Plato's Theory Of Forms Analysis

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Here – along with the points made about leaving no stone unturned – we can introduce the concepts of assimilation, synthesis, dialectic, or other related notions as they characterize an Aristotelian approach. “Leaving no stone unturned” is first and foremost an activity directed toward the observable world itself; it is a slogan emphasizing one’s attitude toward gathering and integrating mind-independent facts. The mental integration involved here can be considered a form of assimilation/synthesis/dialectic: the bringing in of facts, reconstituting them as a whole in one’s mental architecture, approaching as much completeness as the subject matter and time/resource constraints allow. However, the facts of conflicting opinion, even of expert…show more content…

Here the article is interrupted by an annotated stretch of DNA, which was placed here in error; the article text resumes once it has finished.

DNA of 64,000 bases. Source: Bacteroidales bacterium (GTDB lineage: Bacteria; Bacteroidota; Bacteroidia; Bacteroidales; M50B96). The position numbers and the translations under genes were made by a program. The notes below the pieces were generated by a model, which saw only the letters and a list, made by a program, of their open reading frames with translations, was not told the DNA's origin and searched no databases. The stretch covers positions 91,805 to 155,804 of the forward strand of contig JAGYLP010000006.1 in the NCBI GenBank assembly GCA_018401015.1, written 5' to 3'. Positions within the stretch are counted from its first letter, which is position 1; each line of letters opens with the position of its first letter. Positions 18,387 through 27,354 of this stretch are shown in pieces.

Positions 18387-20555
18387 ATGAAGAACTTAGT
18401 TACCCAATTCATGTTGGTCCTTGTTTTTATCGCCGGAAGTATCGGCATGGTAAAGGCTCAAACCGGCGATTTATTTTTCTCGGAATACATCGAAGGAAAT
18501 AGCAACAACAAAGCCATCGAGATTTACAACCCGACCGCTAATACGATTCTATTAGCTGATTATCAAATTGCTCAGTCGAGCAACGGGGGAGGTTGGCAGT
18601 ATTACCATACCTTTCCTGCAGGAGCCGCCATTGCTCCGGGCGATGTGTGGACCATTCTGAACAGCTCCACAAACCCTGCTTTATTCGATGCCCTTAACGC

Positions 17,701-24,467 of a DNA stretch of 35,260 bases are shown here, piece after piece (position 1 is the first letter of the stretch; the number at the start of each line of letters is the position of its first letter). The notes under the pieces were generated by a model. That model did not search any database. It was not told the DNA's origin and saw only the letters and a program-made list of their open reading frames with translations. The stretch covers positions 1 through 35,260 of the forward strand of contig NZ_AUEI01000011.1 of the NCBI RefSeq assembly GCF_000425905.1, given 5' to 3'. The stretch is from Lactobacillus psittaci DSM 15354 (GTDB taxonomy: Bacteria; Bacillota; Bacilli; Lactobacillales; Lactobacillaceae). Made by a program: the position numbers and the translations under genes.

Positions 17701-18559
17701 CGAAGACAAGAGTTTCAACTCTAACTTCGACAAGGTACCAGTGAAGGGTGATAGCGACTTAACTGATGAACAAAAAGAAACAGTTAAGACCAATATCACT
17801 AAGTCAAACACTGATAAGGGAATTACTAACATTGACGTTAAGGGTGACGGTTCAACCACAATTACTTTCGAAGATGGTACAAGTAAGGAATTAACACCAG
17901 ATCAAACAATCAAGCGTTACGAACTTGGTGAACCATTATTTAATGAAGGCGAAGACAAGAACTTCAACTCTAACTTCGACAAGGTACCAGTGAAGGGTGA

That might be one way to modify Plato’s theory of Forms so that the reality of the Forms depends on the existence of human minds, even though that would be the only place they are contained. As his theory stands, however, the reality in which the Forms reside is both extra-mental and non-natural. Aristotle’s dialectical solution to the problems involved here was to acknowledge the reality of form, as part of the natural world, in unity with matter and governed by laws of causation subsuming form, matter, efficient cause (the force bringing about a change from one state to another), and final cause or telos. The problem Aristotle faced was one whereby he had to reconcile the kind of objective reality that would be provided by the existence of form – which he accepted – with the fact of impermanence, change, ephemeral fleetingness, and so on that characterizes the natural world, something that Plato downgraded to the status of something like mere appearance subordinate to the ultimate reality of the Forms. The latter he found as unsatisfactorily one-sided as the extreme opposite, namely that the fleetingness of appearances can’t provide us with enduring knowledge that is contained in the knowledge of Forms. The part that his dialectical analysis rejected is the insistence upon an independent, extra-mental realm of Forms, the plain and simple reason being – aside from a big problem regarding how the world’s concrete-particulars can so much as even “participate” in these abstract-universal Forms according the Platonic picture whereby these concrete-particulars provide some stimulus and glimpse into the underlying reality of the Forms – that the
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